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United States Department of Agriculture

Agricultural Research Service

Title: Cellular and Behavioral Effects of Stilbene Resveratrol Analogs: Implications for Reducing the Deleterious Effects of Aging

Authors
item Joseph, James
item FISHER, DEREK
item Cheng, Vivian - TUFTS UNIVERSITY
item Rimando, Agnes - USDA/ARS
item SHUKITT-HALE, BARBARA

Submitted to: Journal of Agriculture and Food Chemistry
Publication Type: Peer Reviewed Journal
Publication Acceptance Date: September 24, 2008
Publication Date: November 26, 2008
Citation: Joseph, J.A., Fisher, D.R., Cheng, V., Rimando, A.M., Shukitt Hale, B. 2008. Cellular and Behavioral Effects of Stilbene Resveratrol Analogs: Implications for Reducing the Deleterious Effects of Aging. Journal of Agriculture and Food Chemistry.56(22)10544-10551.

Interpretive Summary: There is a plethora of research that suggests that polyphenolic compounds contained in fruits and vegetables that are rich in color may have potent antioxidant and anti-inflammatory abilities. In several previous studies, we found that blueberry extract significantly attenuated age-related motor and cognitive deficits that were associated with brain aging. However, it is difficult to discern from a blueberry extract the contribution of non-polypholics such as sugars, organic acids, etc. to these effects. One particular group of compounds that may be responsible for these effects and that has received a great deal of attention are the stilbenes, which have potent antioxidant activity and are found in berries and red grapes. Thus the present studies were carried out to determine if these compounds would be efficacious in reversing the deleterious effects of aging on cognitive and motor behaviors in aged rats. We have previously shown that some cells are sensitive to oxidative stress; in Experiment I we utilized resveratrol, a stilbene, and six other similar compounds and examined their efficacies in preventing decrements in those cells. In Experiment II, we utilized one of more efficacious analogs (pterostilbene) from Experiment I and added a low or a high concentration of pterostilbene to a diet which was fed to the aged rats. Results indicated that pterostilbene was effective in reversing both motor and cognitive behavioral deficits and short-term memory was correlated with pterostilbene levels in the brain. These results are discussed in terms of reductions in oxidative stress and increases in brain cell signaling that might be responsible for the beneficial effects in aging.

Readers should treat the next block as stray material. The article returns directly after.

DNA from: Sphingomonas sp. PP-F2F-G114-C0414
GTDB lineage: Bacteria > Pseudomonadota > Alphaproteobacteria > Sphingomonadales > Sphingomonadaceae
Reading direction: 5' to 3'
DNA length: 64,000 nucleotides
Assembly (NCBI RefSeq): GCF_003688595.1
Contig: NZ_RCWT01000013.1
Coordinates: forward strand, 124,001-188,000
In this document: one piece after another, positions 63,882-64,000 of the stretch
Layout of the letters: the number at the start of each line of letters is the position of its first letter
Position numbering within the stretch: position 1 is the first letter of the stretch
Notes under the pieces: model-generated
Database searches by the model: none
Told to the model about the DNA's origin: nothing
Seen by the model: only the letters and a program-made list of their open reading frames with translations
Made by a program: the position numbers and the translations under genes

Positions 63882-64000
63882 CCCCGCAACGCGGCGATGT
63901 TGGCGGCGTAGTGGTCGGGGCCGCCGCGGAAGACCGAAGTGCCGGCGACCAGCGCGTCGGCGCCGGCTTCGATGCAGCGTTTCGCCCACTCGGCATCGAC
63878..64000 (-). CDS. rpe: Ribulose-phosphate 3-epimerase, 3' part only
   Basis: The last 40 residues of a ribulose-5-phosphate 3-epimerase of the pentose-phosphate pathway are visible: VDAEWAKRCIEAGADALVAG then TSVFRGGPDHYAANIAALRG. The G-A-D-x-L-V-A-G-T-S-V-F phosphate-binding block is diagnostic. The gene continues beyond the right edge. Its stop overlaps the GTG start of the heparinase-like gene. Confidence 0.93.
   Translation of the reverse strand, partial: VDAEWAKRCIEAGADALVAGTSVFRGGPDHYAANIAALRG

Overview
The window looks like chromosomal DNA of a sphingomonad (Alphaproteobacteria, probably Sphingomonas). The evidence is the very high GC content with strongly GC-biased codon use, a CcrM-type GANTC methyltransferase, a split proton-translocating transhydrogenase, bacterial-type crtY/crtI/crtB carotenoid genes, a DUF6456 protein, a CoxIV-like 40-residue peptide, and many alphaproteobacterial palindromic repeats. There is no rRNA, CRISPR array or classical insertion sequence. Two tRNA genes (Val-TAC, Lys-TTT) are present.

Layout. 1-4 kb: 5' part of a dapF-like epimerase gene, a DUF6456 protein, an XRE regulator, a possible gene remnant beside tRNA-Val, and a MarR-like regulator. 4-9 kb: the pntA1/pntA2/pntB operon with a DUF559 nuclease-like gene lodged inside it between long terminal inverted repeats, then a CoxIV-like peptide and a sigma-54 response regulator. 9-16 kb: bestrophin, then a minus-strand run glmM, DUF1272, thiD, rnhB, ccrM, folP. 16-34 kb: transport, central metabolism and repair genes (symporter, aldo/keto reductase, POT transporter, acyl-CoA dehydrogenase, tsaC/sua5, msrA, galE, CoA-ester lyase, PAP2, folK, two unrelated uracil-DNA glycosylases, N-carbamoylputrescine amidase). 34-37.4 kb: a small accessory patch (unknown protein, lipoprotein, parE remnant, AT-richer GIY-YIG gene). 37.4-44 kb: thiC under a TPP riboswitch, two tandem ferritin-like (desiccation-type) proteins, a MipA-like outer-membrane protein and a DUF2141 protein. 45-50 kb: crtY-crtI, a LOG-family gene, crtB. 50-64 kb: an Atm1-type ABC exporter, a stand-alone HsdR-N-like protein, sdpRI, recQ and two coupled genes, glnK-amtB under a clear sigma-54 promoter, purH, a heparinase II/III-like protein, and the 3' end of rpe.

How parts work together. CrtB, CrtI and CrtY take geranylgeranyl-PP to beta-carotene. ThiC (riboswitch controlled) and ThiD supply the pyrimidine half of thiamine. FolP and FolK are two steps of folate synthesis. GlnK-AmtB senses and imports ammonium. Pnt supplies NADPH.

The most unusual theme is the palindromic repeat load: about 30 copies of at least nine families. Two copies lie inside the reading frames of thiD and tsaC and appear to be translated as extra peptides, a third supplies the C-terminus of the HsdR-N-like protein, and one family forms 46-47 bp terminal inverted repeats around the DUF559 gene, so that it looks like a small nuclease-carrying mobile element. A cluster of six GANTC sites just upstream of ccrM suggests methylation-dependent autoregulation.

Technical Abstract: There is a plethora of research that suggests that polyphenolic compounds contained in fruits and vegetables that are rich in color may have potent antioxidant and anti-inflammatory activities. In several previous studies, we found that crude blueberry (BB) extract significantly attenuated age-related motor and cognitive deficits that were associated with a reversal of several neuronal parameters related to brain aging (e.g., reduced receptor sensitivity). However, it is difficult to discern from a crude BB extract the contribution of non-polyphenolics (sugars, organic acids, etc.) to these effects. One particular group of compounds that may be responsible for these effects and that has received a great deal of attention are the stilbenes (e.g., resveratrol), which have potent antioxidant activity and are found in berries and red grapes. Thus, the present studies were carried out to determine if these compounds would be efficacious in reversing the deleterious effects of aging on cognitive and motor behaviors, as well as dopamine release (a marker of muscarinic receptor integrity), in 19 mo Fischer 344 rats. These determinations were made by first utilizing resveratrol and 6 resveratrol analogs (Experiment I) and examining their efficacies in preventing dopamine (DA)-induced decrements in calcium clearance following oxotremorine-induced depolarization in COS-7 cells transfected with M1 muscarinic receptors (MAChR) that we have shown previously to be sensitive to oxidative stressors. In Experiment II, we utilized one of the more efficacious analogs (pterostilbene) from Experiment I and added a low (0.004%) or a high (0.016%) concentration of pterostilbene to an NIH 31 diet which was fed to the aged rats. Results indicated that pterostilbene was effective in reversing both motor and cognitive behavioral deficits, as well as DA release, and working memory was correlated with pterostilbene levels in the hippocampus. These results are discussed in terms of reductions in oxidative stress and increases in neuronal signaling that might be responsible for the beneficial effects in aging.

Last Modified: 9/10/2014